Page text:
Welcome to my backyard chicken coop. It is a daily joy for me to be able to see this pretty little doll-house of a chicken coop in the backyard. Even when the chickens are away at their ‘summer home’ the coop is a delight.

I’ve waited so long to get chickens, I want to squeeze every bit of joy out of this experience that I can. A handsome coop has made my kids and husband enjoy it more. Each of the kids (even as teenagers) have taken their friends to visit the chicken coop. My husband stares out at them several times a day while sipping his coffee. I’ve seen impressive shed-sized chicken coops and heart-stopping stone chicken coops, but when it was time to actually put down the money and accept that when I sell this house not everyone wants to try to keep a flock of hens inside a subdivision, I knew I had to be realistic. I couldn’t believe my luck when I ran across this coop on-line. It is a miniaturized version of one I saw years ago and fell in love with.

I ordered it immediately because COVID had created so many shipping delays I didn’t want to take any chances. When it arrived I realized the cute paint job wouldn’t hold up to the weather very well. So I painted all the pieces while they were still flat. It was a good opportunity to use up the extra paints I had…half a quart of white glossy exterior here, full can of a different brand flat white there, plus 3 cans of 8 year old spray paint at the very end.

When I assembled it I was so in love! But then I realized that it felt a lot smaller than I imagined and created some problems. At that time I was in sold on the Joel Salatin chicken tractor idea, and convinced I was going to pull this coop to a different spot every day so the chickens could have fresh grass! Yep, I live in a dream world! Even in my state of denial I could tell this coop could not sustain dragging across a lawn.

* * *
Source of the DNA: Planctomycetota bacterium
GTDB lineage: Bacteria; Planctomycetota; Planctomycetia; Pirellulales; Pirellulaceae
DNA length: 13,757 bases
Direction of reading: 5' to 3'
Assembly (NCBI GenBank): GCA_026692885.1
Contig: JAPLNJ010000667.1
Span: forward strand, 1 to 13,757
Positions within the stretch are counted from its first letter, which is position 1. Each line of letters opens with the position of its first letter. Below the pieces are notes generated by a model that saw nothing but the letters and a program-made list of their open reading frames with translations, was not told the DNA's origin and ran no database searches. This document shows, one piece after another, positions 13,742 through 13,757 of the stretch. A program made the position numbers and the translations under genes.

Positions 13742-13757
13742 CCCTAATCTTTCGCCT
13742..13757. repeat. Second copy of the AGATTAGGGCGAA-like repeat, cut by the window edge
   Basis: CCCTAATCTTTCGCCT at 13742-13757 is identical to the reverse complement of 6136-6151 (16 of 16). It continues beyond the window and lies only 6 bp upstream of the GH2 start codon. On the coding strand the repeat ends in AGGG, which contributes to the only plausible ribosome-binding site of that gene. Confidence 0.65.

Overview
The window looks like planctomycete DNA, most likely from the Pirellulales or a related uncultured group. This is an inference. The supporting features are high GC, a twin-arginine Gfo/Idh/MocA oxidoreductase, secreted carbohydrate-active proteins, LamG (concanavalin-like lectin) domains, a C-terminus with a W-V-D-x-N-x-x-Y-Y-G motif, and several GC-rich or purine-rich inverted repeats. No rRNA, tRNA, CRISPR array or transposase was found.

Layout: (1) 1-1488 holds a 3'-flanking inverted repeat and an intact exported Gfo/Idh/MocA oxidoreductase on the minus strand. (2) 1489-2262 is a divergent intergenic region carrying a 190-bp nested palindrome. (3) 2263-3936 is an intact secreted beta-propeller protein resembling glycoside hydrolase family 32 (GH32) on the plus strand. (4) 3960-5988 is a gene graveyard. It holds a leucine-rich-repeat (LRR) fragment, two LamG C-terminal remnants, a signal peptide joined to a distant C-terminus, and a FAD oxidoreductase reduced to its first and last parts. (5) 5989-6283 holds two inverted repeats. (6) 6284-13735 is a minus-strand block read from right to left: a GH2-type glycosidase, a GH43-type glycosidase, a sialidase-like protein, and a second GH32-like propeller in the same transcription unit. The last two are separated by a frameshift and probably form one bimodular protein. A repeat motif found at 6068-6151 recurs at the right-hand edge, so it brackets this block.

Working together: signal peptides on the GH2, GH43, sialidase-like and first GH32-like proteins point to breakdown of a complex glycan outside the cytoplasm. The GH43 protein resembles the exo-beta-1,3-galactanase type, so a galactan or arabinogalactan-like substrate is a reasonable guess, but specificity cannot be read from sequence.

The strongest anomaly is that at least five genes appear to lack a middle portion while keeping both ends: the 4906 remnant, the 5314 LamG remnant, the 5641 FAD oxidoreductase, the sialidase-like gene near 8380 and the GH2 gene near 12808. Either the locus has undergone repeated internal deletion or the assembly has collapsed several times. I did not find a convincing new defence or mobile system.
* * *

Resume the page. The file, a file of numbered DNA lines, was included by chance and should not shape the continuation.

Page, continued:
In addition, there was a “feed storage space” built in which created a wooden floor right on the ground. If you’ve ever lifted even a random board that’s been on the ground over a year you know that mice and snakes consider that prime real estate. If you store any food there you just put in a buffet!

Then there was the ramp that was supposed to go up to a floor area. Double why? Chicken ramps get covered with poo and look nasty and baby chicks can’t use them. And why put a floor in anywhere? Do you enjoy cleaning out chicken poo? One of the best innovations of chicken keeping has been returning to the old-fashioned deep litter method that lets you clean out the chicken coop only once a year. Some do it even less than that.

Lastly, there just wasn’t enough space. We moved the babies into it for a week before taking the coop outside, and it was clear we would need a chicken run/yard. The description was honest, it would only hold 2-3 chickens, but 9 of my baby chicks had survived. I also didn’t have bantams, I had bought Road Island Reds and Barred Plymouth Rocks, some of the bigger chickens on the market. My solution wasn’t simple, but it addressed all four problems.

Adding another “story” of living space would mean I could put skids on the ground contact points to make it easier to drag from location to location (please!) Large eye-bolts were attached to the heavier lumber used as skids to make attaching a rope easier. The “feed storage space” would become more scratching area, making the space under the nesting boxes usable. Baby chicks or injured hens could walk from front to back without needing a ramp. An extra “floor” would create more space by making more roosting areas. On top of that, the deep litter method is easier if you don’t have support boards running along the ground that either rot in the nutrient-dense litter or that provide a safe home for a mouse or snake.

Because I have never done this before, I hoisted the entire finished coop in the air to try to gauge how much height I should add. There are certainly easier ways to do this, but I wanted tosee if it would be too top heavy, be too tall, and if it would provide enough space inside. Turned out that 12′ was the right height to add, which would have been a decent guess and have saved me 4 days of balancing the coop on buckets and blocks.